National product:
GDP - purchasing power equivalent - $133 million (1991)
National product real growth rate:
2% (1991)
National product per capita:
$10,600 (1991)
Inflation rate (consumer prices):
2.5% (1990 est.)
Unemployment rate:
NEGL% (1992)
Budget:
revenues $51 million; expenditures $88 million, including capital
expenditures of $38 million (1991)
Exports:
$2.7 million (f.o.b., 1988)
commodities:
rum, fresh fish, gravel, sand, fruits, animals
partners:
Virgin Islands (US), Puerto Rico, US
Imports:
$11.5 million (c.i.f., 1988)
commodities:
building materials, automobiles, foodstuffs, machinery
partners:
Virgin Islands (US), Puerto Rico, US
External debt:
$4.5 million (1985)
Industrial production:
growth rate 4.0% (1985)
Electricity:
10,500 kW capacity; 43 million kWh produced, 3,510 kWh per capita (1990)
Industries:
tourism, light industry, construction, rum, concrete block, offshore
financial center
Agriculture:
livestock (including poultry), fish, fruit, vegetables
Economic aid:
NA
Currency:
US currency is used
Exchange rates:
US currency is used
Fiscal year:
1 April - 31 March

*British Virgin Islands, Communications

Highways:
106 km motorable roads (1983)
Ports:
Road Town
Airports:
total:
3
usable:
3
with permanent-surface runways:
2
with runways over 3,659 m:
0
with runways 2,440-3,659 m:
0
with runways 1,220-2,439 m:
0
Telecommunications:
3,000 telephones; worldwide external telephone service; submarine cable
communication links to Bermuda; broadcast stations - 1 AM, no FM, 1 TV

*British Virgin Islands, Defense Forces

Note:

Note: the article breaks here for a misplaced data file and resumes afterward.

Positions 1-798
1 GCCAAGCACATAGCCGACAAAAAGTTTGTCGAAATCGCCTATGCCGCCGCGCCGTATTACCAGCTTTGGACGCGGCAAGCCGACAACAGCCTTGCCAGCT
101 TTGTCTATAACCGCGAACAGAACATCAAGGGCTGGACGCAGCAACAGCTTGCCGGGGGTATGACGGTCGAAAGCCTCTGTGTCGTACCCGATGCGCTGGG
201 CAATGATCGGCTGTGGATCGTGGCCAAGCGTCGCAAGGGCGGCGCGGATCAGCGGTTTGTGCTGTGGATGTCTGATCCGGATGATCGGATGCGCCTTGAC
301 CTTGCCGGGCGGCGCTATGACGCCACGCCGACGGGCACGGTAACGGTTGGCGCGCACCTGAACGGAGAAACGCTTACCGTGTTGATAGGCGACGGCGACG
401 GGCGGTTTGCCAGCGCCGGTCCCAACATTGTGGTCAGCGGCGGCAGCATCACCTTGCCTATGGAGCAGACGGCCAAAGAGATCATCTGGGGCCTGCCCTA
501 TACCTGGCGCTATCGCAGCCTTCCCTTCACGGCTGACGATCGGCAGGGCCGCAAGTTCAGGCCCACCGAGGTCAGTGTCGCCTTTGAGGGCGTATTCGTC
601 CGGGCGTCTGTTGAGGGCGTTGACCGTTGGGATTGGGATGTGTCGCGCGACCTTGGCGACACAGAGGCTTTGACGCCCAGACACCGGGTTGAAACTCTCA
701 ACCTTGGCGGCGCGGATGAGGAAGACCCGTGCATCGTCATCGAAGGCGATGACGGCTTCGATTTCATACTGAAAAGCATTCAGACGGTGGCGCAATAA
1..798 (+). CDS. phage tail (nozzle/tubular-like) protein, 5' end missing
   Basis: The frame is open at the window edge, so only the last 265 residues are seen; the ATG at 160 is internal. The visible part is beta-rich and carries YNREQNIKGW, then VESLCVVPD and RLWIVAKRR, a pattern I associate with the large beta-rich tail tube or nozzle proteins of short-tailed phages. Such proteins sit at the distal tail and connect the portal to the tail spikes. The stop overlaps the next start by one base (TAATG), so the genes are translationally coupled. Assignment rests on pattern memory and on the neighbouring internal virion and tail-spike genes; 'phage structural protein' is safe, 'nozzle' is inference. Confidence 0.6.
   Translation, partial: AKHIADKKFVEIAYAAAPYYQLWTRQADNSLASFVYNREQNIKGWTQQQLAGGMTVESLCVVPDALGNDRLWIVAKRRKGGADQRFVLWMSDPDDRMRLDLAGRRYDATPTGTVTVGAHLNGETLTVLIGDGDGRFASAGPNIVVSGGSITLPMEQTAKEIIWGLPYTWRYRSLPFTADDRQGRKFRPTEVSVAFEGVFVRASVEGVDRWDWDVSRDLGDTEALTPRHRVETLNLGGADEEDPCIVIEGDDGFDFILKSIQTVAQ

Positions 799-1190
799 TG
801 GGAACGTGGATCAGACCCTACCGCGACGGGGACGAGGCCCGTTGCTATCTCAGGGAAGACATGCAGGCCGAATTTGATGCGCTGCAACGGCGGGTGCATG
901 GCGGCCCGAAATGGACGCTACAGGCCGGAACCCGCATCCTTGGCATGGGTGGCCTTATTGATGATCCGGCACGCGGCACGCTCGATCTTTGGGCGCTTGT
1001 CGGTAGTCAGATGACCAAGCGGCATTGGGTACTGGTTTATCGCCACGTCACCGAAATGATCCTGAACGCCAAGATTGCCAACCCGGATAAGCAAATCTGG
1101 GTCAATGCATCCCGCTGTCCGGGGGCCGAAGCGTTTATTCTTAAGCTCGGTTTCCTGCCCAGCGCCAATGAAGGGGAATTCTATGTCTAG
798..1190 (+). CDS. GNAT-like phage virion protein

defense is the responsibility of the UK

*Brunei, Geography

Location:
Southeast Asia, on the northern coast of Borneo almost completely surrounded
by Malaysia
Map references:
Asia, Oceania, Southeast Asia, Standard Time Zones of the World
Area:
total area:
5,770 km2 land area:
5,270 km2
comparative area:
slightly larger than Delaware
Land boundaries:
total 381 km, Malysia 381 km
Coastline:
161 km
Maritime claims:
exclusive fishing zone:
200 nm
territorial sea:
12 nm
International disputes:
may wish to purchase the Malaysian salient that divides the country; all of
the Spratly Islands are claimed by China, Taiwan, and Vietnam; parts of them
are claimed by Malaysia and the Philippines; in 1984, Brunei established an
exclusive fishing zone that encompasses Louisa Reef, but has not publicly
claimed the island
Climate:
tropical; hot, humid, rainy
Terrain:
flat coastal plain rises to mountains in east; hilly lowland in west
Natural resources:
petroleum, natural gas, timber
Land use:
arable land:
1%
permanent crops:
1%
meadows and pastures:
1%
forest and woodland:
79%
other:
18%
Irrigated land:
10 km2 (1989 est.)
Environment:
typhoons, earthquakes, and severe flooding are rare
Note:
close to vital sea lanes through South China Sea linking Indian and Pacific
Oceans; two parts physically separated by Malaysia; almost an enclave of